[ This is Part 2 of--I don't know how many parts of the--SAP Global Survey Report on Culture, Business and Social Media. This summarizes the key points of what I learned while working on this report.}
2. Seven Key Findings
A great deal of anecdotal information was garnered from these interviews. Braided into the survey were excerpts from 30 additional conversations I have conducted in Europe and the US as research for a book project. Additionally, nuggets have been gleaned from current news items. Finally, are observations I have from the many conversations I have held at conferences in Europe and the US and in Internet conversations with people all over the world.
In addition to this somewhat lengthy report, I will be submitting in the new few weeks an Appendix containing bulleted summaries of the interviews conducted specifically for this SAP Global Report.
My greatest challenge for this report has been to boil down these entire finding to just a few easily digestible points. The following section is my best effort. While, they may appear a bit obvious, they are the result of a good deal of listening and thinking. Each has significant strategic implications for a global enterprise, or so it seems to me.
1. While it is proceeding at an uneven pace, Social Media is fomenting change in all developed and developing countries. The pace of that change is accelerating. The results will be fundamental and long-lasting changes to most large and centralized institutions including media, government, education and most certainly businesses of all sizes.
2. The inevitably of this social media revolution rests in the fact that it is being driven by young people—under the age of 30 down to elementary school age. The revolution began, not with social media, but with the Internet. Most freshmen who entered universities last month were born after the introduction of the Web. Communicating and purchasing online is as natural for them as using the telephone is to their parents. As it enters the workplace and markets, this Online Generation is not influenced by traditional marketing, but by peers. They are unlikely to be recruited for employment by a Help wanted ad and they are unlikely to join an enterprise that does not allow them to use the social media tools of their choice. Online conversations will have great influence on what this Online generation buys, view, listens to, where its members travel to and where they stay beginning shortly and remaining for at least the next 50 years.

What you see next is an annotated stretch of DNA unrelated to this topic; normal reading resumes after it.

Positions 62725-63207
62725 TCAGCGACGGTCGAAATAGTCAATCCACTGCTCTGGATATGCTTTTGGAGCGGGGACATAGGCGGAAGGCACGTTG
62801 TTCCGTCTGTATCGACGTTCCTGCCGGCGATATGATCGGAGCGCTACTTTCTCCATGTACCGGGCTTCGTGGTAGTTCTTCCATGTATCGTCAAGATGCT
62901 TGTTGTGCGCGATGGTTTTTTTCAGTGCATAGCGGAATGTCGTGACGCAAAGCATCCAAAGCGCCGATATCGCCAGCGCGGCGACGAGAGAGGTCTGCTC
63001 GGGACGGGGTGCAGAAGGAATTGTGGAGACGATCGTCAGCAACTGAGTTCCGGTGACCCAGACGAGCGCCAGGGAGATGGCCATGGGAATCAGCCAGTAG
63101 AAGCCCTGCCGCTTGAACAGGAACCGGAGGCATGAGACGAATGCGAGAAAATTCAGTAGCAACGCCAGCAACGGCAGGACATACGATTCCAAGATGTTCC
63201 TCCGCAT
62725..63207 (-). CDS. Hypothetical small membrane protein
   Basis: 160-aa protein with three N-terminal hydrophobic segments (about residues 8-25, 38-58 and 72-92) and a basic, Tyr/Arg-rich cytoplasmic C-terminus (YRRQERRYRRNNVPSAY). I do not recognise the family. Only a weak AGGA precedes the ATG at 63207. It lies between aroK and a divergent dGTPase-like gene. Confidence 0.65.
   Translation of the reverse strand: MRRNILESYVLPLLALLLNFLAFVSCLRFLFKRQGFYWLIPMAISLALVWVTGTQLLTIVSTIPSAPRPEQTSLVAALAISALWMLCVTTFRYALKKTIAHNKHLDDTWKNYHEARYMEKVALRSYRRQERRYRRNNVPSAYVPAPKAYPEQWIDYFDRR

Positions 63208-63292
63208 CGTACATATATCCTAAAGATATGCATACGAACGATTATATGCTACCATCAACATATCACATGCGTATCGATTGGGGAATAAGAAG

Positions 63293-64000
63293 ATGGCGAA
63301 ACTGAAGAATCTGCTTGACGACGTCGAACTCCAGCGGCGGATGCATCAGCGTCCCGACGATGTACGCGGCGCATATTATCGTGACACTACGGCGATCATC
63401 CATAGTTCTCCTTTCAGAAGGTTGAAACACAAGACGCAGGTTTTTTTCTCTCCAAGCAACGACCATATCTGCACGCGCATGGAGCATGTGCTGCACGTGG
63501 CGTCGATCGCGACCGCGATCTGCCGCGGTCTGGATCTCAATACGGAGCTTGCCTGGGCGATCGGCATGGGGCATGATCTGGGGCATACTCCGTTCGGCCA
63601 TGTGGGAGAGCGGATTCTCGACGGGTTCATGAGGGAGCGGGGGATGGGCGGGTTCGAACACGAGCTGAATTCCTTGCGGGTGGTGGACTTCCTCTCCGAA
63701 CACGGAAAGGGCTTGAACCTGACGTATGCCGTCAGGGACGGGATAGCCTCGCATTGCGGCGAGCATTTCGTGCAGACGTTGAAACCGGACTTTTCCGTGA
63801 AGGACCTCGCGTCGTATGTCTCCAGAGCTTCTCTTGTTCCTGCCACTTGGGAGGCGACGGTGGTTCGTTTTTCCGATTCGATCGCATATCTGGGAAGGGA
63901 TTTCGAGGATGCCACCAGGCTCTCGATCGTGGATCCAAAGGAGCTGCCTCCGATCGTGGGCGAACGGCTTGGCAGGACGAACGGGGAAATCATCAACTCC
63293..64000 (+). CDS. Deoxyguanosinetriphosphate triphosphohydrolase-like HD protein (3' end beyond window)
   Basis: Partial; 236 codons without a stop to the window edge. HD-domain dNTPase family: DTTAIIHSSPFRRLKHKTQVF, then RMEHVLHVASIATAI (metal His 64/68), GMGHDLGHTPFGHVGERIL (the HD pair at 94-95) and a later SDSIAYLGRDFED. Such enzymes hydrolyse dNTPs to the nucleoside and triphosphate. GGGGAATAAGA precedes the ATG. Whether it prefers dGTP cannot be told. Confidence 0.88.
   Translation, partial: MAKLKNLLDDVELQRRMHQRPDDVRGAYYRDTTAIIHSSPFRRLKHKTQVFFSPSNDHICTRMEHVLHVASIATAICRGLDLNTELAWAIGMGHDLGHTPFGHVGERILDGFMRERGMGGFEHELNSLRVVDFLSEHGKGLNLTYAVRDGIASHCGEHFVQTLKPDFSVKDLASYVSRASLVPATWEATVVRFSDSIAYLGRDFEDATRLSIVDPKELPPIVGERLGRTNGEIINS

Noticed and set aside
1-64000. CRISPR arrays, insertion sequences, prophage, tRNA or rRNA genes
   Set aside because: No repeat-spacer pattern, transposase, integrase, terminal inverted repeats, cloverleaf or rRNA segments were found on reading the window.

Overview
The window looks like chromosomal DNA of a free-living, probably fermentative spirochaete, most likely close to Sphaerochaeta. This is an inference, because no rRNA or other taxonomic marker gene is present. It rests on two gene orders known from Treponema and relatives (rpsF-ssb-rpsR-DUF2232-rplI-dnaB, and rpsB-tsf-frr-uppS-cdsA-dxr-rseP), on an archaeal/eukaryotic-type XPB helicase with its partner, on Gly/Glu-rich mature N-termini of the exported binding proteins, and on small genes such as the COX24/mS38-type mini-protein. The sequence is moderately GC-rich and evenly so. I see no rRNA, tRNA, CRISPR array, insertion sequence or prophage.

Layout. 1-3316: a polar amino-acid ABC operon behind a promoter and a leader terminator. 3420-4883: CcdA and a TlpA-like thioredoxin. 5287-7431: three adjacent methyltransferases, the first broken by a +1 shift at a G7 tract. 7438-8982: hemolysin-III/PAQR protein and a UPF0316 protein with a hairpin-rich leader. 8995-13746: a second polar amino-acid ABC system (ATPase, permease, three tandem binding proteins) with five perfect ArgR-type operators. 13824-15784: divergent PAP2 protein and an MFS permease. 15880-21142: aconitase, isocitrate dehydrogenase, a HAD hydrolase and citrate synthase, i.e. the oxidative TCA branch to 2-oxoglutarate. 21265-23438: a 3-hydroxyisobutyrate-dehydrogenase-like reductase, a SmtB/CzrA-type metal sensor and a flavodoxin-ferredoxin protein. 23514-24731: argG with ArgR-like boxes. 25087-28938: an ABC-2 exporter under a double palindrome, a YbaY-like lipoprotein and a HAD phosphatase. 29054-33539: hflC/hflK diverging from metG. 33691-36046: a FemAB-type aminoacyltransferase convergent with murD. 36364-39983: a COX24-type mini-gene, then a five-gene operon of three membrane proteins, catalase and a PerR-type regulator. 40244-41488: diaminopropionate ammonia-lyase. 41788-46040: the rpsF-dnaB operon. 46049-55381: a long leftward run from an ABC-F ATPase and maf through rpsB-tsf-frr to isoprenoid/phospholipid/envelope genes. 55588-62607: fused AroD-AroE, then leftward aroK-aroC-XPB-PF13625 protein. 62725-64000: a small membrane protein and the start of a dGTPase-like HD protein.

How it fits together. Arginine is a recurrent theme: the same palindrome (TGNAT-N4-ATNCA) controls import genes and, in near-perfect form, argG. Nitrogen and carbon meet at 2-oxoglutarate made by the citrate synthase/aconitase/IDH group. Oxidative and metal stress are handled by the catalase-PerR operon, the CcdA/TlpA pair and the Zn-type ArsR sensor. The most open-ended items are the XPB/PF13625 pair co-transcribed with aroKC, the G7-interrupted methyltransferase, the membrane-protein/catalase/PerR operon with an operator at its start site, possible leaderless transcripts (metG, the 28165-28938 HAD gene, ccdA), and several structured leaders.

3. While a mere two years ago, text blogs were the only power tool of social media, today there is an eve expanding social media toolshed. Blogs themselves have transformed into multimedia things that include video, audio and images. Micro-blogging, where people blog in tiny clips is now in nascent stages but is already wildly popular and demonstrates hw social media will go mobile.
4. Of all the social media tools, the social network is far away the most popular. FaceBook is the most popular and fastest growing of them among the growing number of people who use English to communicate on the Internet. But people still prefer to use their native languages as is evidenced by the fact that Hi5, a seldom mention, San Francisco-based social network, that focuses on international languages, is among the world’s five most popular social media sites.
5. Because geography is so much less of a barrier to peer-to-peer communications than was true a decade ago, cultural differences may be lessening. There is evidence of a global cultural blending in the long term. However, in the immediate future, language and culture remain highly important and need to be factored into any goal strategies. Someday one size may fit all, but that day will not come in the next five years.
6. The “geek-to-suit gap is narrowing.” The time from technology enthusiast embracing something new to its adoption in the mainstream enterprise is growing shorter. It took 12 years for the enterprise to address PCs in a programmatic fashion, after the first of them were smuggled in through the back doors of large companies. It has taken about two years from blogs to be the craze of the technically sophisticated to the current level of enterprise interest. According to Blogworld, 89% of US businesses believe blogs are becoming more important for their businesses, up from a Polaris Study estimate of 2% in 2005.
7. Currently, few enterprises are paying much attention to either social networks or online video. It is likely that the speed of which this changes will exceed the two years it took blogs to bridge the geek-to-enterprise gap.